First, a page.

FATCA: how to be in compliance with US tax authorities
The Foreign Account Tax Compliance Act (FATCA) is a regulation introduced by the US Congress on March 18, 2010 as anti-avoidance provision whose aim is to hit the subjects of US origin who make use of foreign vehicles in order to conceal their income from US tax authorities. Once having identified a US Taxpayer, the Italian Financial Intermediary must communicate all its data (amounts invested, accrued interest, dividends, etc.) to the Italian tax authorities (Agenzia delle Entrate), which, in turn, will pass the information on to the US Internal Revenue Service (IRS) who will check the coincidence of such data with those indicated in the tax return by the US Taxpayer.
A person is considered a US Taxpayer if he/she is a US citizen or is a US tax resident. Many US citizens living in Italy are not aware of FATCA, so they have not filed any tax returns in USA. The IRS has developed a specific procedure for those living abroad for more than three years and who have failed to file a tax return or submit a statement of possession of financial assets abroad. This procedure, called Offshore Voluntary Disclosure Program, requires that the taxpayer declare that his/her failures are “involuntary” and due to “negligence, inadvertence or mistake made in good faith interpretation of a provision”. The key aspect that characterizes this procedure is that the US citizen will not be required to pay any penalty; this procedure is the best way to sort out this situation and be in compliance with the US tax authorities.
To be eligible for the Streamlined Foreign Offshore Procedures you must:
- be an individual US taxpayer or
- be an estate of a US taxpayer and
- if a US citizen, must have a valid Social Security Number or
- if not eligible for a Social Security Number, must have an Individual Taxpayer Identification Number (ITIN) or apply for one and
- not have a US abodeand
in one or more of the most recent three years that a US tax return was due (or an extension was properly filed) has passed
- have failed to report the income from a foreign financial asset and pay tax as required by U.S. law, and may have failed to file an Foreign Bank and Financial Accounts Report (FBAR) with respect to a foreign financial account, and such failures resulted from non-willful conduct and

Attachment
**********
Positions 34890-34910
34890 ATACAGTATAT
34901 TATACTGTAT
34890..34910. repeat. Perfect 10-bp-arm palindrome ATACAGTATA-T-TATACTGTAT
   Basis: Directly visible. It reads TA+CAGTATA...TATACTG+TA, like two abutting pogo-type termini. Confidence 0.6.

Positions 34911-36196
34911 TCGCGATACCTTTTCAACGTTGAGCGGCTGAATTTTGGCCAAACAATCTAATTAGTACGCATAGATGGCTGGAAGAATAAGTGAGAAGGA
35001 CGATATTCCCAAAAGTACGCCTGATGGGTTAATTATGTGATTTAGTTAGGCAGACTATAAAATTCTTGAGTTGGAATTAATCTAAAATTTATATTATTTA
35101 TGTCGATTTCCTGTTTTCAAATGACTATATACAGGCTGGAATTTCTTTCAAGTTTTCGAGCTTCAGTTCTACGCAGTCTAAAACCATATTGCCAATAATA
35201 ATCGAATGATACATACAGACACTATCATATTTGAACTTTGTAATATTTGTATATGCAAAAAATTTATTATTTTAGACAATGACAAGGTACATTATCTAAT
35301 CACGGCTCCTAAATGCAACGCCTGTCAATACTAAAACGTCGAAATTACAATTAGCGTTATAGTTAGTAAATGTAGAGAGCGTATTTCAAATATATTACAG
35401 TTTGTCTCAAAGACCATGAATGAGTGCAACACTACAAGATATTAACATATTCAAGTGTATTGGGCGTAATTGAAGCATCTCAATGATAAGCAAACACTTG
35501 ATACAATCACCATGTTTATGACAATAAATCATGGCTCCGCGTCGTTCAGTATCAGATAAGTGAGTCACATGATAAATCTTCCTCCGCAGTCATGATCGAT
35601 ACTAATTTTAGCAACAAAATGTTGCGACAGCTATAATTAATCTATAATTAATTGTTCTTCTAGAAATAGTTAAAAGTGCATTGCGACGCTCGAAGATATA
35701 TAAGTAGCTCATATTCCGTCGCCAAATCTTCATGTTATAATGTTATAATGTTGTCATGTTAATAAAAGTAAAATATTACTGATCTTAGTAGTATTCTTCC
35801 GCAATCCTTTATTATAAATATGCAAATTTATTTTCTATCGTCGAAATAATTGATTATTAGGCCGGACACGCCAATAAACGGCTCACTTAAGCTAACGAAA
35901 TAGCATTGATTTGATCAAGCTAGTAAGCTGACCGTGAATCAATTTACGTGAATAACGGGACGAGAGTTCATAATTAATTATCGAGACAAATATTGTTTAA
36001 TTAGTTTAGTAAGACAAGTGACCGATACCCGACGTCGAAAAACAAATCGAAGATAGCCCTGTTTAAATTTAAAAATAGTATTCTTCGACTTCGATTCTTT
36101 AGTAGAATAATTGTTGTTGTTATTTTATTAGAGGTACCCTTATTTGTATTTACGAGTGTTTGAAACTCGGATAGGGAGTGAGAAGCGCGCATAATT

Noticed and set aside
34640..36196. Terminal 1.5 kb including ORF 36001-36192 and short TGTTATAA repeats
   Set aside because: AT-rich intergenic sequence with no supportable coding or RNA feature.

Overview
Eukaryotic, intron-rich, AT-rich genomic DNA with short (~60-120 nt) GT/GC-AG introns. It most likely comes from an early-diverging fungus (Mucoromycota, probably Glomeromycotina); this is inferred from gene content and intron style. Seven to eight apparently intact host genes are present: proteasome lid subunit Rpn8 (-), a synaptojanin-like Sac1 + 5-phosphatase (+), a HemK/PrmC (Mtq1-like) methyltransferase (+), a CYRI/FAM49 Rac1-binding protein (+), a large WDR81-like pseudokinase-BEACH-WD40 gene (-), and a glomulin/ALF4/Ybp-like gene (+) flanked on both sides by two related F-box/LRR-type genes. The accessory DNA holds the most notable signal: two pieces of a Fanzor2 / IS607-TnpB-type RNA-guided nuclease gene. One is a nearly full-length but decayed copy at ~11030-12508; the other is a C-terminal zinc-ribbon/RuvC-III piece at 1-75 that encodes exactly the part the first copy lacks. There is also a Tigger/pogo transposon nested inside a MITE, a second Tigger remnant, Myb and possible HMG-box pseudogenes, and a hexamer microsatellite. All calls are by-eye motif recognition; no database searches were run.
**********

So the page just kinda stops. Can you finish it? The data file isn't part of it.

- meet the applicable non-residency requirement (was physically outside the United States for at least 330 full days).
The steps involved to use the streamlined procedure are:
- Submit complete and accurate tax returns for the last three years that a tax return is due (for example if filing in 2014, submit the 2011, 2012 and 2013 tax returns). Ensure you include all necessary related informational returns such as the Forms 5471 and 3520.
- If a tax return was filed previously, submit a complete and accurate amended US income tax return (Form 1040X) for the last three years that a tax return was due (for example, if filing in 2014, submit the 2011, 2012 and 2013 tax returns) together with the required information returns.
- Include at the top of the first page of each delinquent or amended tax return and at the top of each information return “Streamlined Foreign Offshore” written in redto indicate that the returns are being submitted under these procedures. This is critical to ensure that your returns are processed through these special procedures.
- Complete and sign a statement on the Certification by U.S. Person Residing Outside of the U.S. certifying (1) that you are eligible for the Streamlined Foreign Offshore Procedures; (2) that all required FBARs have now been filed; and (3) that the failure to file tax returns, report all income, pay all tax, and submit all required information returns, including FBARs, resulted from non-willful conduct. You must submit the original signed statement and you must attach copies of the statement to each tax return and information return being submitted through these procedures. You should not attach copies of the statement to FBARs. Failure to submit this statement, or submission of an incomplete or otherwise deficient statement, will result in returns being processed in the normal course without the benefit of the favorable terms of these procedures.
- Submit payment of all tax due as reflected on the tax returns and all applicable statutory interest with respect to each of the late payment amounts. Your taxpayer identification number must be included on your check. You may receive a balance due notice or a refund if the tax or interest is not calculated correctly.
After having completed the procedure, there is only one way to avoid the obligation to report income to US tax authorities: renounce American Citizenship. Should this be the route you choose you must:
- Find the nearest embassy or consulate in your area (it is not possible to renounce US citizenship in the United States).
- Contact the embassy or consulate and make an appointment to renounce citizenship.
- Bring your US passport as proof of residence and communicate your intention to renounce your citizenship to an appropriate official.
- Sign an oath of renunciation in the presence of a US consular or diplomatic agent. By signing the oath, all purposes and rights granted to a US Citizen are canceled irreversibly.
- Wait until the US Federal Department honors or refuses the request for waiver. If the request is approved, you will receive a certificate of loss of citizenship by the US government. Citizenship is not legally canceled until you receive this certificate.
For further information please contact firstname.lastname@example.org